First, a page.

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Bay WindowsBay Windows

Many old houses, libraries, and modern buildings feature recesses, alcoves, bay windows, and nooks. A well-planned bay window will greatly enhance the architectural effect of a home. Window seats in bay windows in the living or bedroom can serve as a relaxing retreat for reading. A child’s bedroom with a bay window becomes a special hideaway. A bay window in the kitchen can serve as an alcove for the dining table and chairs providing not only ambiance but extra floor space. Great window seats, which at times fill bay windows, can be covered with cushions of every size.

 

Bay WindowA bay window is a window projecting from the wall of a building so as to form a recess or bay within and, properly speaking, rising from the ground or basement, with straight sides only; but the term is also ordinarily applied to such projecting windows with curved sides, properly called bow windows, and also to projecting windows supported from the building, above the ground, properly called oriel windows.

The bay window is a window peculiar to late Gothic and Renaissance architecture, so called because it forms a bay or projecting space outwards from a room. The external walls of bay windows are, for the most part, either rectangular or polygonal, the semi-circular form, from which the term “bow” was probably derived. Bay windows generally reach to the floor, and are frequently supplied with a seat, which is called the “bay stall.” There are many very beautiful examples of bay windows in the college halls of Oxford and Cambridge. When used in upper stories, such windows are supported on corbels, or large projecting mouldings.

 

Bay Window Pictures

 

Bay WindowBay windows naturally lend themselves to decorative treatment. With the addition of masonry or brickwork they often assume a massive and bold appearance. When constructed of wood the framework is surmounted usually by a wooden cornice, and the wooden roof is covered with lead, slates or tiles. The window frames may be arranged as fixed lights, sash and frame, or casements. The most usual arrangement is to have the lower lights fixed, and the upper ones as sashes hinged to open for ventilating purposes.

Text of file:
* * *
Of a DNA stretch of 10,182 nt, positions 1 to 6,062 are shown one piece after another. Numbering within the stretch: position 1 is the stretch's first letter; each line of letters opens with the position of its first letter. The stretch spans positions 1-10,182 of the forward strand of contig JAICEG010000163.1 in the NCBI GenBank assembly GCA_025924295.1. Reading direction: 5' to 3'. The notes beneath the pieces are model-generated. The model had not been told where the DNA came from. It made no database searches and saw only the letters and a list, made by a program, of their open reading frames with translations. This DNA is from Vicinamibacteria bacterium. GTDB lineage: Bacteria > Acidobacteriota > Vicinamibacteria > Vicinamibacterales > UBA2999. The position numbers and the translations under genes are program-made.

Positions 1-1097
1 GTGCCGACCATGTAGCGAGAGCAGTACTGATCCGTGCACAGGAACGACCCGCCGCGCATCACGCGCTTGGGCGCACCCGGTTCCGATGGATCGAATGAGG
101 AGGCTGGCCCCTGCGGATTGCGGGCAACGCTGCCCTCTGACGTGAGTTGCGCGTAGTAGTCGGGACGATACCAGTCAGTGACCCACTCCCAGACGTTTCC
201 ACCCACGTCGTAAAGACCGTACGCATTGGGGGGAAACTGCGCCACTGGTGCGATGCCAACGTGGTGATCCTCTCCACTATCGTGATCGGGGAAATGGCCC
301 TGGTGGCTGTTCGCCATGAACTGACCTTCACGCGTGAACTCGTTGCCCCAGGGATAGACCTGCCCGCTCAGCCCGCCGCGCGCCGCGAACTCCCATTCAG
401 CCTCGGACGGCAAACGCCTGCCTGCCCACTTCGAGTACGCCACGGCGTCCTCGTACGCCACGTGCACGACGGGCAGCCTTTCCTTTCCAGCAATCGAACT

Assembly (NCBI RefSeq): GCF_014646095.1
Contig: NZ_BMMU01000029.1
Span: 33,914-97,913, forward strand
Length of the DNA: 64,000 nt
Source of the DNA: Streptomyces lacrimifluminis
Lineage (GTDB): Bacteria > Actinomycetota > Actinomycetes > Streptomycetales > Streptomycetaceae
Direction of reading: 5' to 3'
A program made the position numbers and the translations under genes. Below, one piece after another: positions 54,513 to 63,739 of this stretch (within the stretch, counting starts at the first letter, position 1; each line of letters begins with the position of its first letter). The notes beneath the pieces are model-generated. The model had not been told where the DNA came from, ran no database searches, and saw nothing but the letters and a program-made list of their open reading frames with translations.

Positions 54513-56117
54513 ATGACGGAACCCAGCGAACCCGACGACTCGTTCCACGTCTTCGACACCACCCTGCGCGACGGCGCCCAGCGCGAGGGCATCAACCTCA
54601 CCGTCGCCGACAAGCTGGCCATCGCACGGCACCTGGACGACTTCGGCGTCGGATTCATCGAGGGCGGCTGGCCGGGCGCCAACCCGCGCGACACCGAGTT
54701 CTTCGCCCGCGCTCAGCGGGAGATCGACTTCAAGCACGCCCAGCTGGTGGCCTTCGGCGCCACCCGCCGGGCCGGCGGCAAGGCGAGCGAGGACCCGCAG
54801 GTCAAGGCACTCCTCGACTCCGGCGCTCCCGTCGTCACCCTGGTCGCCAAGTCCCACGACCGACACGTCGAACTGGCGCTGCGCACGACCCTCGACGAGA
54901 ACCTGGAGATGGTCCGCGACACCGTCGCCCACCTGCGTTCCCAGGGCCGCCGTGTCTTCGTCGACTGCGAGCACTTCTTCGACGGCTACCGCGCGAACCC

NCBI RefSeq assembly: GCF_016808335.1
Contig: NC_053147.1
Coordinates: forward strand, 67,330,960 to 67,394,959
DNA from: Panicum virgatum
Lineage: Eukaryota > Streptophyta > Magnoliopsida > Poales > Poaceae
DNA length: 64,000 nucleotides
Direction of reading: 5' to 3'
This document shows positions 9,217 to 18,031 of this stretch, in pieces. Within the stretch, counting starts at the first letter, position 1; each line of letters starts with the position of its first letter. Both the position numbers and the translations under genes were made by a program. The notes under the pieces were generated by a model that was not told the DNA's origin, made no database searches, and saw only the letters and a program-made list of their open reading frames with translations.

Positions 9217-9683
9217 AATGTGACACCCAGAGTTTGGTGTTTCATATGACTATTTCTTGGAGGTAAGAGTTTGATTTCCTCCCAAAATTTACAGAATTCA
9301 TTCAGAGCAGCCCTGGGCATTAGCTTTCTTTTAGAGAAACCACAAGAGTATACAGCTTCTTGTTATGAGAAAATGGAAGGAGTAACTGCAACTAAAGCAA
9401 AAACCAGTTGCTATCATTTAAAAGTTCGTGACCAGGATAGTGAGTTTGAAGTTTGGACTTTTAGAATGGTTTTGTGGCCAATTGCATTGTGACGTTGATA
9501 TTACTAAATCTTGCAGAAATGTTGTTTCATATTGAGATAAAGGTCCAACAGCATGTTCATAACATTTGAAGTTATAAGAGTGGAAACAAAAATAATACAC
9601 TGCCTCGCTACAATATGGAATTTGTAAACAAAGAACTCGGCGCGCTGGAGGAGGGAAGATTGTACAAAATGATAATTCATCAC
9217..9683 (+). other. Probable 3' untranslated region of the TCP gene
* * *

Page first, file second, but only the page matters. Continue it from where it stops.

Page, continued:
Bay WindowBay windows should be used judiciously. They may be effective in the design, or they may greatly mar it, according to the skill of the designer. The interior aspect of bay windows is by no means the only consideration, for by reason of their shape and projection they become chief features in the exterior design. Whether one wishes it or not, bay windows always attract attention. For that reason they must be carefully proportioned and attractively detailed. In many houses otherwise well designed, the effect has been spoiled by injudicious use of bay windows, situated, perhaps, where they are useful, but with an appearance detracting from the general effect. Treated with understanding, bay windows can be made to help out greatly in the design.

 

Bay WindowSome bay windows are built without having a foundation from the ground, the whole being projected from the wall of the building. The covering of bay windows depends altogether upon the design of the house. The roof treatment of the bay windows not only adds to their apparent height but also gives to them a charming quaintness and originality. The roofs of bay windows are typically covered with the same material as the roof of the main building.

A bay window is one that projects beyond the face of the wall. The side lights may be either splayed or at right angles to the front. The window openings may be formed by having stone or brick mullions or piers at the angles, against which the window frames are fixed, or the wooden framework of the window may be complete in itself. When the latter is the case, it is usual to have stone or brick work to the sill level.

 
 
 
 
 
 
 
 
 
 
 
 
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